Newsflash: It’s been a wet, wet six months.
In fact, it’s the wettest October-through-April on record at Sea-Tac Airport with 44.67 inches, according to the National Weather Service.
And there’s still another week left in April.
“We have had a really exceptionally wet winter here, mostly due to La Niña,” said Johnny Burg, a meteorologist with the Weather Service’s Seattle office.
Premium content for only $0.99
For the most comprehensive local coverage, subscribe today.
The normal amount of rainfall for October through April is 30.38 inches. This season’s accumulation trumped the previous record-holder, which was 44.52 inches from 2016.
Olympia has been even wetter, with 56.94 inches of precipitation recorded since Oct. 1, which is nearly 15 inches above normal, according to the National Weather Service. This total ranks sixth all-time, with the top number of 67.39 inches recorded during this time period in 1999. So far in 2017, the service has recorded 28.84 inches of precipitation at Olympia Regional Airport, which is about 8 inches higher than normal levels, and about 10 inches less than the record precipitation recorded during this time in 1972.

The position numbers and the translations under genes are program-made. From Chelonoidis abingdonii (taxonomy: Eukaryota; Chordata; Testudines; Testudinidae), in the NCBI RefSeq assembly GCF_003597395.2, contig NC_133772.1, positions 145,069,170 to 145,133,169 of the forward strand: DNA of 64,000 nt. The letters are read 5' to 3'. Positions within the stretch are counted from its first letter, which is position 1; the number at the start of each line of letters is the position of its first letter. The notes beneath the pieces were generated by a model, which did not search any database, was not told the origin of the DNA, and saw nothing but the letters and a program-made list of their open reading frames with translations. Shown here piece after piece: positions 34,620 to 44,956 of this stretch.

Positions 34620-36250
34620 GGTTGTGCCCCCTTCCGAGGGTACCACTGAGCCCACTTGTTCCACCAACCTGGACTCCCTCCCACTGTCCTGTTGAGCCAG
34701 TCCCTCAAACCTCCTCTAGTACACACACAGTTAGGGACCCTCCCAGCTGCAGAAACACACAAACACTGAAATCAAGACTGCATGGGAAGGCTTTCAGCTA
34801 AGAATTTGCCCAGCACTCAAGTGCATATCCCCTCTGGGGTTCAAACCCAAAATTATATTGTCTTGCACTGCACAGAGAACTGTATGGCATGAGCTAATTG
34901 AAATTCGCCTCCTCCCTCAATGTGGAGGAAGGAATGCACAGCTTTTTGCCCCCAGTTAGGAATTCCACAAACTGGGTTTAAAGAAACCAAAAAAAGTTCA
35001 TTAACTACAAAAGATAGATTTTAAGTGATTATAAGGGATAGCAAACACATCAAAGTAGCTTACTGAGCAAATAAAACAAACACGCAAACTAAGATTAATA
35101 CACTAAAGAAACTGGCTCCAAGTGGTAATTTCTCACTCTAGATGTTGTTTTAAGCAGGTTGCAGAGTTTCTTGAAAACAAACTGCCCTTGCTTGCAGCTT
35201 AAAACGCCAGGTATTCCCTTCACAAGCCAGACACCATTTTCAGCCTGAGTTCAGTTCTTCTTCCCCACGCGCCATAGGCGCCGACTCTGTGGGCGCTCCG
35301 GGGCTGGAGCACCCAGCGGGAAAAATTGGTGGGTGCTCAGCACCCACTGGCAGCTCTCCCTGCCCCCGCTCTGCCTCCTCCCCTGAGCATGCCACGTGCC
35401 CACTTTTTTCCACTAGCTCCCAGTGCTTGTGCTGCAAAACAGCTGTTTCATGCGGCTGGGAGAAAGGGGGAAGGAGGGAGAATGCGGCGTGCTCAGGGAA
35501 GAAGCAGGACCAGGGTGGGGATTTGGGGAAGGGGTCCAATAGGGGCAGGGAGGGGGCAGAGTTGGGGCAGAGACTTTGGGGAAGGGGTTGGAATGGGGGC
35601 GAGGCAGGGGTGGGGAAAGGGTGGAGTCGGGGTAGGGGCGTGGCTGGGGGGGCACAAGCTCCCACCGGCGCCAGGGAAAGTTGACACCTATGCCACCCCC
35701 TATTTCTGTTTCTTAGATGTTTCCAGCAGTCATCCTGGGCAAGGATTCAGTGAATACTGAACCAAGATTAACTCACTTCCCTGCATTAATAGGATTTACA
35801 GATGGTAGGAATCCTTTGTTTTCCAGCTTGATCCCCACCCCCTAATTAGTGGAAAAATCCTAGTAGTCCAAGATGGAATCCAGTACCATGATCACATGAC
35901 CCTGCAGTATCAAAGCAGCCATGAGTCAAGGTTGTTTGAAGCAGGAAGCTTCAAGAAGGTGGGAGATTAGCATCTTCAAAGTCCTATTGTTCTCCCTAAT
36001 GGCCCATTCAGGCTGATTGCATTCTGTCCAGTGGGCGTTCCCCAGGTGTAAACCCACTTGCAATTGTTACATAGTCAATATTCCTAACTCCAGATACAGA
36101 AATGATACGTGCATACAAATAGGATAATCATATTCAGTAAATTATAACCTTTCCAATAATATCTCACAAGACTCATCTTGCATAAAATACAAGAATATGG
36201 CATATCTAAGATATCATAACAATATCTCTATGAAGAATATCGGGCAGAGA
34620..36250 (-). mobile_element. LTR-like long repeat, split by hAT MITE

La Niña typically means cooler and wetter weather, which has been the case in the Puget Sound area.
There have been 144 days of measurable rain since Oct. 1, which crushed the old record of 137 days that tied in 2010-11 and 1998-99.
Although you might feel sun-starved, the rain can’t last forever (right?).
The forecast shows at least a chance of showers through the week, but at least April isn’t setting any records.
As of Monday, 3.84 inches had fallen at Sea-Tac Airport. That is more than the month typically sees (2.71 inches), but it isn’t likely to rank in the top 10.
And because misery loves company, consider soggy Quillayute: it’s received nearly 10 feet (116 inches) of rain since Oct. 1. That’s more than double what we’ve seen.
It would take 40 years for that much rain to fall in Yuma, Arizona, the Weather Service said.
Here are a few other weather facts for the year:
▪ We didn’t see our first 60 degree day until April 4, which is far later than the usual Feb. 27.
▪ Rainfall in February and March took No. 1 with 15.56 inches, squeaking past the 2014 record of 15.55 inches.
▪ The average temperature for the first 100 days of the year was 48.2, down from last year’s 54.3 degrees.
Stacia Glenn: 253-597-8653